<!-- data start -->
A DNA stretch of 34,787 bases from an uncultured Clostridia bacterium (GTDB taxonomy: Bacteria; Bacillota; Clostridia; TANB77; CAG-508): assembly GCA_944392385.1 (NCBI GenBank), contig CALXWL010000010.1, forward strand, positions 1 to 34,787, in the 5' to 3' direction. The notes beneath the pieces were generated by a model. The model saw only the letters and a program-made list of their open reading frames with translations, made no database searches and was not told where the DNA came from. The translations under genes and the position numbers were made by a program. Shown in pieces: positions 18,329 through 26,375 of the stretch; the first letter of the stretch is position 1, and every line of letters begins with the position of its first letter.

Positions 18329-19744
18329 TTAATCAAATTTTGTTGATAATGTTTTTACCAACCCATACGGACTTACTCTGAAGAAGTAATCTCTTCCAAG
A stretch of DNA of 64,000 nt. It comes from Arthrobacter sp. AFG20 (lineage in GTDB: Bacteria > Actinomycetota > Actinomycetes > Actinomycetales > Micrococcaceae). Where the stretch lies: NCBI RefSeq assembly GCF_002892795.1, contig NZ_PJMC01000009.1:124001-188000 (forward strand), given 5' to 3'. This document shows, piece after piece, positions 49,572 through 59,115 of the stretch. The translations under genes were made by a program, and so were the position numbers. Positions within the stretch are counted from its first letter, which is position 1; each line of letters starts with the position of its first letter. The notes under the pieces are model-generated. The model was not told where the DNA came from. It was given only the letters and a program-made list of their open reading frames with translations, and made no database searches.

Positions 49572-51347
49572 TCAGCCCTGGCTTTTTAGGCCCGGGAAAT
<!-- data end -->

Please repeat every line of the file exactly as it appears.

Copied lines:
A DNA stretch of 34,787 bases from an uncultured Clostridia bacterium (GTDB taxonomy: Bacteria; Bacillota; Clostridia; TANB77; CAG-508): assembly GCA_944392385.1 (NCBI GenBank), contig CALXWL010000010.1, forward strand, positions 1 to 34,787, in the 5' to 3' direction. The notes beneath the pieces were generated by a model. The model saw only the letters and a program-made list of their open reading frames with translations, made no database searches and was not told where the DNA came from. The translations under genes and the position numbers were made by a program. Shown in pieces: positions 18,329 through 26,375 of the stretch; the first letter of the stretch is position 1, and every line of letters begins with the position of its first letter.

Positions 18329-19744
18329 TTAATCAAATTTTGTTGATAATGTTTTTACCAACCCATACGGACTTACTCTGAAGAAGTAATCTCTTCCAAG
A stretch of DNA of 64,000 nt. It comes from Arthrobacter sp. AFG20 (lineage in GTDB: Bacteria > Actinomycetota > Actinomycetes > Actinomycetales > Micrococcaceae). Where the stretch lies: NCBI RefSeq assembly GCF_002892795.1, contig NZ_PJMC01000009.1:124001-188000 (forward strand), given 5' to 3'. This document shows, piece after piece, positions 49,572 through 59,115 of the stretch. The translations under genes were made by a program, and so were the position numbers. Positions within the stretch are counted from its first letter, which is position 1; each line of letters starts with the position of its first letter. The notes under the pieces are model-generated. The model was not told where the DNA came from. It was given only the letters and a program-made list of their open reading frames with translations, and made no database searches.

Positions 49572-51347
49572 TCAGCCCTGGCTTTTTAGGCCCGGGAAAT